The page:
Gordon Murray is a design legend – and he hates weight and unnecessary technology.
It's been 25 years since the McLaren F1 was revealed and it's still one of the most sought-after vehicles on the planet. Remember, money can buy anything. While the car itself has become a legend, so has its designer, Gordon Murray. Murray has been working on his car projects for the past several years, including a lightweight city car. But now he's starting his own car company and the first model, naturally, will be a sports car (pictured below is Murray's 2011 Teewave AR.1 Concept).
Speaking to Evo Magazine, Murray divulged some details about that car and, equally important, what he does not like about modern day performance cars. "I like sports cars. I couldn't launch my first car from my own car company and it be a family saloon. I'd jump off the nearest bridge if I had to do that," said Murray. How can anyone not like this guy?
Anyway, Murray wants to bring to market a new sports car that compact, lightweight, and mid-engined – all in the spirit of an F1 race car. Sound familiar? It should, and that's precisely the point. You see, Murray is not a fan of too much technology and anything else he deems unnecessary that could interfere with the sports car's performance and handling. Weight, above all else, is the ultimate enemy, but that's only part of the picture.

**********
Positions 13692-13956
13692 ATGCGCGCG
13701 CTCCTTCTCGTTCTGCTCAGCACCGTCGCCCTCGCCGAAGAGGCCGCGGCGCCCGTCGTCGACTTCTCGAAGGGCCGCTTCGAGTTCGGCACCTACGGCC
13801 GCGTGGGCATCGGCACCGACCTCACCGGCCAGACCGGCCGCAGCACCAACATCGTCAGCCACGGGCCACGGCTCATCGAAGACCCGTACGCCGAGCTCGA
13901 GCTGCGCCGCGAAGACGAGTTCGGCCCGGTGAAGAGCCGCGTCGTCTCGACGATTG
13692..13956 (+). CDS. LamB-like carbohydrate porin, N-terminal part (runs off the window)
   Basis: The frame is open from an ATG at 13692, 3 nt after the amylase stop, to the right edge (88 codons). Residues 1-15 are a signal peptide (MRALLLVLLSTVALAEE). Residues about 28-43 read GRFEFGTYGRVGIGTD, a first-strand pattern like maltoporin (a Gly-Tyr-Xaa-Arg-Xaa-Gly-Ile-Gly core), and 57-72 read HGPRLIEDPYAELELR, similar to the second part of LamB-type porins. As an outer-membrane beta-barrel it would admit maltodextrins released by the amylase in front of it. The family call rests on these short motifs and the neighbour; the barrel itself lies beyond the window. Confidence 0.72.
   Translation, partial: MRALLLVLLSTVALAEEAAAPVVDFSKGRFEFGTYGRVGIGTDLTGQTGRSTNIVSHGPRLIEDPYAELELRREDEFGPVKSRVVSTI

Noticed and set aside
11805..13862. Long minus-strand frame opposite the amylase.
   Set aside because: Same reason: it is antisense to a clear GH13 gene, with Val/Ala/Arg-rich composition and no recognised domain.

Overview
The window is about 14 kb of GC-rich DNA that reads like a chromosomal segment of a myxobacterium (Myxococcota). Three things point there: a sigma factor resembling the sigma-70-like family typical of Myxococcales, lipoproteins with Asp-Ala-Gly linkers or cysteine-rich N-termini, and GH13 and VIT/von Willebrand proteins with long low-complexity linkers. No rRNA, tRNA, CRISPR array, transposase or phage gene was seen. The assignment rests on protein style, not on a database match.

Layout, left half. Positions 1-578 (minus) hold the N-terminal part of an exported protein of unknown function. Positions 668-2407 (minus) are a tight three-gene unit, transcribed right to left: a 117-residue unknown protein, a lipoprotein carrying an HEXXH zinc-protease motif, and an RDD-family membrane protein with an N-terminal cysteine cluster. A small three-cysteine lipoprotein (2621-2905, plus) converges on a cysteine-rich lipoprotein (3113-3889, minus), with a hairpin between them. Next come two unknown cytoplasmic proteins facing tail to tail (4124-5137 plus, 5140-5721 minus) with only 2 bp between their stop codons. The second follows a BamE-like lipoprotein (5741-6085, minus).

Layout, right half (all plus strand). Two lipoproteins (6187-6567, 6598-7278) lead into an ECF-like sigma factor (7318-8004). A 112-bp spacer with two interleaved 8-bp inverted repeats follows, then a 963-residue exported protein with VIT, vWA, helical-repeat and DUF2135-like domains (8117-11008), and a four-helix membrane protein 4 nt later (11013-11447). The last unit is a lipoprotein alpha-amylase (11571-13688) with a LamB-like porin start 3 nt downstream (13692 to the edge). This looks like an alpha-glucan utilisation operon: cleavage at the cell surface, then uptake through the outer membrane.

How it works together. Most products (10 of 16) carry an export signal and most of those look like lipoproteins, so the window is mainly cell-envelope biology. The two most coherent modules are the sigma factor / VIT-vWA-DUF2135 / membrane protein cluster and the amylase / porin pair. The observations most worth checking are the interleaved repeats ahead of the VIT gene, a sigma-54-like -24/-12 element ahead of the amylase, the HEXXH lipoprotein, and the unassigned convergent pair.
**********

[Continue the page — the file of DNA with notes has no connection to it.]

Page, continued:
"I think the industry is losing the plot," he explained. "Sports cars, supercars, hypercars – whatever you want to call them – are becoming more difficult for the driver to enjoy and exploit. I want to design and build a sports car that's usable and 100 percent driver-focused. The F1 was all about the driver and them being able to use its performance. Nothing has changed in 25 years to say a sports car today can't follow that same philosophy."
Making the car compact is also vital. "Once governments have finished with emissions legislation they will move on to a car's footprint and regulate this, too. We're running out of space and big cars make no sense," he said. "Restricting the size of cars doesn't have to mean micro-cars, but we need a better approach to how we design and build cars. Compact cars are very efficient, save space and resources, raw material and weight. They also provide a great opportunity, especially for those of us who enjoy driving."
So, what type of engine will power the new sports car? Murray remained mum on details, but did say that "We're close to signing an agreement for our first engine. It's something we could adapt for future models, too. What can I tell you now? It will be exciting, I can guarantee that. It will surprise a few people too, but importantly, and this is key to the whole car, it will be very pure, very driver-oriented in terms of how it delivers its power and torque." However, don't expect Murray's new sports car to be a Ferrari or McLaren rival. It'll be more of its own thing, and we can't wait to see it upon reveal. When will that be? Sometime in 2019.